4 Tips for Concrete Drill Safety

As the use of concrete expands in both building construction for the residential and business world, as well as for municipal structure, the use of concrete drills rises as well.  Concrete drills are fantastic tools, but, as with any power tool, there are certain precautions you should take to ensure your safety and to come away from the job or project with all of your digits intact.

Below are four key recommended safety measures to protect you when preparing to use a concrete drill.

Know Your Surroundings

The first piece of the concrete drill safety puzzle is to make sure you know what you are getting into.  Before starting a job, fully inspect the worksite.  Ensuring that the area is free of debris and is not slippery will help you keep your balanced with feet flat on the ground for a solid stance.  Make sure the area is properly lit so that you can see what it is you are drilling into and to keep an eye on the debris released during the drilling process.  When setting up your worksite, take extra care to confirm the area has proper ventilation.  Gas powered drills release carbon monoxide which can be lethal.

It is also important to properly inspect your concrete drill prior to use.  Check that the machine guards are in working order and that all parts are properly mounted and aligned.  If a part is not functioning optimally, make the necessary repairs prior to use.  Failure to inspect your tool’s grip, mounts and other parts can lead to a tool’s malfunction which can in turn lead to injury on the part of the user.

Set Yourself Up for Success

The second key safety measure for concrete drill safety is the use of protective gear.  Besides OSHA regulations requiring the use of certain protective gear, it is always a good idea to take simple precautions to protect yourself.  Concrete drills are power tools, and as with other power tools, concrete drills require certain safety gear to ensure you emerge from the job in one piece.  First and foremost, are safety glasses.  Protective eye wear should protect not just the front of the eye, but also the sides.  Fast moving debris is a risk when drilling, which could become lodged in your eyes without the proper eye wear.  A face covering is also vital to protect your nose, mouth, throat and lungs from concrete dust.

Other simple precautions will help reduce your risk of injury too.  Pulling back long hair to ensure it does not get caught in the motor and avoiding loose fitting clothing that also could risk getting caught in the motor are important to remember.  Gloves and non-skid foot wear will also protect your hands and feet from injury.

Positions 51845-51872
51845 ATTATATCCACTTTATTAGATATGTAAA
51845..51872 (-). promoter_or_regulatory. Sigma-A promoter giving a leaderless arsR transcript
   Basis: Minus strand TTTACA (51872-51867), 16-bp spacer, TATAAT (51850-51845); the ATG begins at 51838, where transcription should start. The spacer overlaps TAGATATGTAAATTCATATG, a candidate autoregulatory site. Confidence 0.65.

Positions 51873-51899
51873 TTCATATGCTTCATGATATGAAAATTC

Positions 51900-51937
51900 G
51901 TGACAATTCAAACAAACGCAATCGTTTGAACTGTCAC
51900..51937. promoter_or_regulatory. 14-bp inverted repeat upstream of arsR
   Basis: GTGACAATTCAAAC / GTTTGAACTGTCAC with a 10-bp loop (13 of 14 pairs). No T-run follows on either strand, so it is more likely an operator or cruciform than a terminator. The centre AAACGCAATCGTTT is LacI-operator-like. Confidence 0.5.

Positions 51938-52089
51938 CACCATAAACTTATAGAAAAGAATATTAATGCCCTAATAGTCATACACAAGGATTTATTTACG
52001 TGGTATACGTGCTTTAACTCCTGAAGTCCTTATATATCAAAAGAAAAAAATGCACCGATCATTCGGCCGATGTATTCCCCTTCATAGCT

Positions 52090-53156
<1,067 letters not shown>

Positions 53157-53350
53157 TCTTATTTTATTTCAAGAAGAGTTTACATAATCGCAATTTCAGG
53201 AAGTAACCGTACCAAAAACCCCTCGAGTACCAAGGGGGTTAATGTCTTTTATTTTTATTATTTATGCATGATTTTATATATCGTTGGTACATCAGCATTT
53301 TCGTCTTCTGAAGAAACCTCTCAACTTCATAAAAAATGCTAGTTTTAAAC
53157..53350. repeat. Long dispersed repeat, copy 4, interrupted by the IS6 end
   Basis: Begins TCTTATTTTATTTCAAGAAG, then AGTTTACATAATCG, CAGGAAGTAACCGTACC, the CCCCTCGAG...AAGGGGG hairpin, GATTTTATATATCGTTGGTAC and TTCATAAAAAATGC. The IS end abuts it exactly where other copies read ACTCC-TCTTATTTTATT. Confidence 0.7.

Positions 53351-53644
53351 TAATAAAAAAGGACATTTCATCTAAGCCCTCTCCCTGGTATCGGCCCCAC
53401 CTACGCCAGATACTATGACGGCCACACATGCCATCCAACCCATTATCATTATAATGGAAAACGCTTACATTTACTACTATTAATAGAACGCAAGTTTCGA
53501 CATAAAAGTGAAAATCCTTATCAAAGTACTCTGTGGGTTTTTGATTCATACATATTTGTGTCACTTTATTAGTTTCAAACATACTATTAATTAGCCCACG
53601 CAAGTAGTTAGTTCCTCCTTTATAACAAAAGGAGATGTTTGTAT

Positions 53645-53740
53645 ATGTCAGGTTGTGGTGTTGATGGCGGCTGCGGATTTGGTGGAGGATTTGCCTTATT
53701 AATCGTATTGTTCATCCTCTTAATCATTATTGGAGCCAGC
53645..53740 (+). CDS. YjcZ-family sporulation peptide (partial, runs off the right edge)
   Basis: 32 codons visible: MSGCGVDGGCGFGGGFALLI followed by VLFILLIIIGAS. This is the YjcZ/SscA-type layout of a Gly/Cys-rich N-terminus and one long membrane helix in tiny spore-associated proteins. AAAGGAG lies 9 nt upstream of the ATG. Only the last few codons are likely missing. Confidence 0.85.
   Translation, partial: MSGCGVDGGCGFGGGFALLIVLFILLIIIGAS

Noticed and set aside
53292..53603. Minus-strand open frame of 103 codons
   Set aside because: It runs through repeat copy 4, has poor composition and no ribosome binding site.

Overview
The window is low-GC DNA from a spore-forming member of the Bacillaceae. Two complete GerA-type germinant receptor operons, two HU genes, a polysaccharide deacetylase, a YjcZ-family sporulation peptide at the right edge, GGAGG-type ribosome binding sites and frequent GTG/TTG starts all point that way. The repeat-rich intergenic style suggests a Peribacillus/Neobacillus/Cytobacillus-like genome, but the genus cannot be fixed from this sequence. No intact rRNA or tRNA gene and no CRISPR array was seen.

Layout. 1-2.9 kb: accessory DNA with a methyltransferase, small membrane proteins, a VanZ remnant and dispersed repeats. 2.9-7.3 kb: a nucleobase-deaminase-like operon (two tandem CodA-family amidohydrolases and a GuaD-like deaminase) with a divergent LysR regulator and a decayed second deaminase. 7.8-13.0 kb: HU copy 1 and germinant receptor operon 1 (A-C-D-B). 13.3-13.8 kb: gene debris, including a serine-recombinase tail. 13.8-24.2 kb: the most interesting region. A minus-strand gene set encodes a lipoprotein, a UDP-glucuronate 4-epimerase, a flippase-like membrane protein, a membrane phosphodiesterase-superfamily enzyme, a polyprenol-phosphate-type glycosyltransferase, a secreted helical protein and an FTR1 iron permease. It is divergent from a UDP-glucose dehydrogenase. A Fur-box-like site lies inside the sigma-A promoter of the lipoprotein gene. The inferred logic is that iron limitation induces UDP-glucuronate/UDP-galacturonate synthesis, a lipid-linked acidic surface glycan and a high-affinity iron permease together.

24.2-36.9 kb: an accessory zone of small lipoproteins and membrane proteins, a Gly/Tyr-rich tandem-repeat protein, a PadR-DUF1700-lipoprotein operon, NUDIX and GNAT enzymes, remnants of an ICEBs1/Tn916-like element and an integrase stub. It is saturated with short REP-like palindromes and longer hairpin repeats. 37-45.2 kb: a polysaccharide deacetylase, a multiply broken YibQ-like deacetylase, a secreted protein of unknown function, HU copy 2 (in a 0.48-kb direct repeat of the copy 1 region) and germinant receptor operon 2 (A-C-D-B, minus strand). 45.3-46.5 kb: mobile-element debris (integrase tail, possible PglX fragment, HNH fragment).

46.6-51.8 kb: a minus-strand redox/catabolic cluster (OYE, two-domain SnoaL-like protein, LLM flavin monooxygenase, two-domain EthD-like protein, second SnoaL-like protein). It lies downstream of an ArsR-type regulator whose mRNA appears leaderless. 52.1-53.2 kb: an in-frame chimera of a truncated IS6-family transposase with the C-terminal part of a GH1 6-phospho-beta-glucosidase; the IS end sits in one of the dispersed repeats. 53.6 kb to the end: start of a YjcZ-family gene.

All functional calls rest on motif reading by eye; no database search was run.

Go In with a Game Plan

Third, as with most jobs, it makes the most sense to attack the task with a game plan.  Knowing the premises, ensuring you have the proper number of workers on site to complete the task at hand, and understanding what the expected outcome of the work is will put you on the path to success.  Having a plan and executing that plan precisely will help you perform your concrete drilling task with the least amount of danger, in the optimal amount of time, with the best possible outcome.

When preparing your game plan, make sure to know the size of the drill and drill bit that the task requires.  Be aware of the required depth of the cut.   This will aid you in deciding whether or not a drill stand is necessary for the job.  Using tools that are too small for the job may cause overheating of motors which can then cause injury.  Using incorrect drill bits for the depth of the cut or surface being drilled can cause bits to bounce out of holes, which is also a safety issue. Being prepared with all of the right accessories to complete your cutting job is a key component to pulling off a safe and successful plan.

Watch for Waste

Finally, the besides potentially losing a digit to a dropped drill or passing out from carbon monoxide poisoning, concrete dust is the most dangerous hazard faced in concrete drilling.  Working cleanly and efficiently will help reduce the amount of concrete dust to which you are exposed.  The dust particles that are released into the air are respirable crystalline silica.  These particles are much finer than grains of sand and may be inhaled on the job without the right protective gear.  It takes some time for the light silica particles to settle, so they may remain a hazard even after the job is complete.  Wet drilling, dust shrouds and vacuums are efficient ways to handle the large amount of concrete dust released during the drilling process.

Knowing and understanding the risks of concrete drills will help reduce the hazards you face while using it.  Keeping in mind the four above concrete drill safety elements when preparing to use a concrete drill will ensure a job well done by an uninjured worker.

Learning how to use a concrete drill and maintaining proper concrete drill safety precautions may seem overwhelming, but it does not have to be.  Contact U.S. SAWS today to determine the best drill and protective gear to use for your project.


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